61 On Galen’s seminal model of sexual pleasure see e.g. Ahonen (2012). Return to text

62 On the development of the gynaecological tradition see Flemming (2000), 114-116. Return to text

63 Ilberg (1927) xx. The chapter would have been Gyn. 4.9 [25]. Return to text

64 Cael. Aur. Gyn. 2.112; Muscio 177; Paul Aeg. 6.70. Return to text

65 As listed in the manuscript: Ilberg (1927), xx. Return to text

66 On Philumenus see Flemming (2000), 194-195. Return to text

67 Aet. 16.105 (according to the enumeration of Zervos). Return to text

68 Muscio 177 (Bolton, 376.11-18). As she notes, while ‘nymfis’ is clearly based on the Greek, what the ‘las’ is doing is entirely unclear. Return to text

69 Boehringer (2021), 318; Brooten (1996), 167. Return to text

70 Aetius 16.105. Text from Zervos (1901), 152.15-153.3. Return to text

71 On the ‘wide-jawed’ forceps see Bliquez (2015), 235-238. Return to text

72 The clitoris is ‘aroused’ by being ‘rubbed’. The verb used for the latter – παρατρίβειν – is a compound version of the verb from which ‘τριβάς/tribas’ was derived. Return to text

73 Huebner (2009). P.Lond. 1 24 (TM 3393): περιτέμνεσθαι (l.12-13). Return to text

74 It is also worth noting the existence of ‘traditional uvulectomy’, practised mostly on infants, in a number of African and Middle Eastern countries, though the history is less well studied than for clitoridectomy, which adds further potential comparisons, see e.g. Prual et al. (1994) and Azétsop (2014). Return to text

75 For further perspectives on medical clitoridectomy see e.g. King (1998), 14-19 and Thumiger (2022). Return to text

76 On problems with the active/passive dichotomy in scholarship on ancient sexuality see Kamen and Richardson (2015). Return to text

77 Phaedrus 14.16, and see e.g. Mann (2019) for discussion. Return to text

78 Phaedrus 14.16.14. Return to text

79 Lucian Dial. meret. 5; and see e.g. Gilhuly (2006) for discussion of this dialogue as a second sophistic product. Return to text

80 Boehringer (2015). Return to text

81 Mart. Ep. 7.67 and 70. On the name Philaenis see e.g. Boehringer (2021), 258-299. Return to text

82 Adams (1982), 118-125 (futuo and pedico); 149 and 19-22 (dolo). Return to text

83 Mart. Ep. 7.67.2. Return to text

84 Mart. Ep. 1.90. Return to text

85 Kamen and Levin-Richardson (2015), 244. Return to text

86 Cael. Aur. TP 4.9. There has been particularly intense debate about Caelius’ own shaping of this chapter, given the different, Christian, sexual order in which he lived, it is clear, however, that the topic belongs to Soranus’ original. Return to text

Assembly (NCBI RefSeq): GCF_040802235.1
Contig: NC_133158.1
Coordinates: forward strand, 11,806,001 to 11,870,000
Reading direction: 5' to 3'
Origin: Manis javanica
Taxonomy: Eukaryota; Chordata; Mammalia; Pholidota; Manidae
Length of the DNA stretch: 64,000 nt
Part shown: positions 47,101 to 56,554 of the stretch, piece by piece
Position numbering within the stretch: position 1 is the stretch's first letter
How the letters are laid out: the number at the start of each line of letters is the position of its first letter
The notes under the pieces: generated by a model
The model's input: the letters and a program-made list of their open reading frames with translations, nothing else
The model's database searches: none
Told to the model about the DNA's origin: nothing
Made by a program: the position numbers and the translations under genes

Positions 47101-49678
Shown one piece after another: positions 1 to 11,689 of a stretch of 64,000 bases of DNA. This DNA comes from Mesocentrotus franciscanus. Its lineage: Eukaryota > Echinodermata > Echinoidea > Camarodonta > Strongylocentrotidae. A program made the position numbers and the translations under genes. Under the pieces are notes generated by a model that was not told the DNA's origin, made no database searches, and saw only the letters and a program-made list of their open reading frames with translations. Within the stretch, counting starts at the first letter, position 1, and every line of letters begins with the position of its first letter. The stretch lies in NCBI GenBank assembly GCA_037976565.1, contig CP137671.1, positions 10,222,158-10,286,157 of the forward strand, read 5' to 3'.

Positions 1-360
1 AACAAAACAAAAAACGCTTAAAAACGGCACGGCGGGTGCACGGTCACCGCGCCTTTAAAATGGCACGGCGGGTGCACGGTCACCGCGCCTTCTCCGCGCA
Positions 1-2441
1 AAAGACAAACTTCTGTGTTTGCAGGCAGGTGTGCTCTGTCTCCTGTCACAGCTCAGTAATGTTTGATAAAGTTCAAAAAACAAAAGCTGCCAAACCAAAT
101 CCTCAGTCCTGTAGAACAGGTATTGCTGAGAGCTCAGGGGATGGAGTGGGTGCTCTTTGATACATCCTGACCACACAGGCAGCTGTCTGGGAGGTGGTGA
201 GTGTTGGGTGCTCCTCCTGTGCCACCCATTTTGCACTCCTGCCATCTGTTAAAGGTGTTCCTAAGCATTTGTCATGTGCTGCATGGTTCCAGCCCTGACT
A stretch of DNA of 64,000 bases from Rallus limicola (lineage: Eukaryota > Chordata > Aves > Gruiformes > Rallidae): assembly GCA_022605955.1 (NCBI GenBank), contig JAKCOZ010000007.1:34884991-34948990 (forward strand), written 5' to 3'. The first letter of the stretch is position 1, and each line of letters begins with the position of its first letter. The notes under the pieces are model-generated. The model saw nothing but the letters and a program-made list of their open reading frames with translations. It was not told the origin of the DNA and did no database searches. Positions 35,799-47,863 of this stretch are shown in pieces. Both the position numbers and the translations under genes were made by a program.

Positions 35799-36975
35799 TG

87 Cael. Aur. TP 4.9.132 (850.2-3 Bendz). Return to text

88 Cael. Aur. TP 4.9.132 (848.28-9 Bendz). Return to text

89 See Flemming (2000), 212-213; Galen casts ‘priapism’ as exclusively male (e.g. Loc. Aff. 6.6), while being non-committal on ‘satyriasis’, a term he uses less. For further discussion see also e.g. Thumiger (2018). Return to text

90 Sor. Gyn. 3.25.1 (109.3-4 Ilberg). Return to text

91 On Aretaeus in general see Flemming (2000), 187-9 and on satyriasis more specifically 212. Return to text

92 Aret. SA 2.12.4 (35.10 Hude). Return to text

93 The point is, therefore, that women have no penis, Aretaeus makes no mention of the clitoris anywhere in his extant works. Return to text

94 For this principle see Sor. Gyn. 3.1 and e.g. Flemming (2000), 240-241. Return to text

95 Cael. Aur. CP 3.18; Sor. Gyn. 3.3 (25) is incomplete, but Muscio 128 indicates that little has been lost. Return to text

96 On medical sympathy see Holmes (2013). Return to text

97 Muscio 128; Cael. Aur. CP 3.185-5. Return to text

98 Dildos are alluded to in this context in Seneca Controv. 1.2.23 and [Lucian] Amores 28; see Stafford (2022) for fuller discussion. On possible reciprocity see e.g. Oliver (2017). Return to text

99 Hanson (1991). Return to text

100 See e.g. Strabo 17.2.5 and Philo, Questions and Answers on Genesis 3.47. Return to text

101 Paul Aeg. 6.54 (hypospadias); 57 (circumcision). Return to text

102 See Flemming (2000), esp. 220-228. Return to text

Illustrations

References

Electronic reference

Rebecca Flemming, « The Classical Clitoris: Part I », Eugesta [Online], 12 | 2022, Online since 01 décembre 2022, connection on 23 février 2024. URL : http://www.peren-revues.fr/eugesta/1280

Author

Rebecca Flemming

University of Exeter
R.Flemming@exeter.ac.uk

Copyright

CC-BY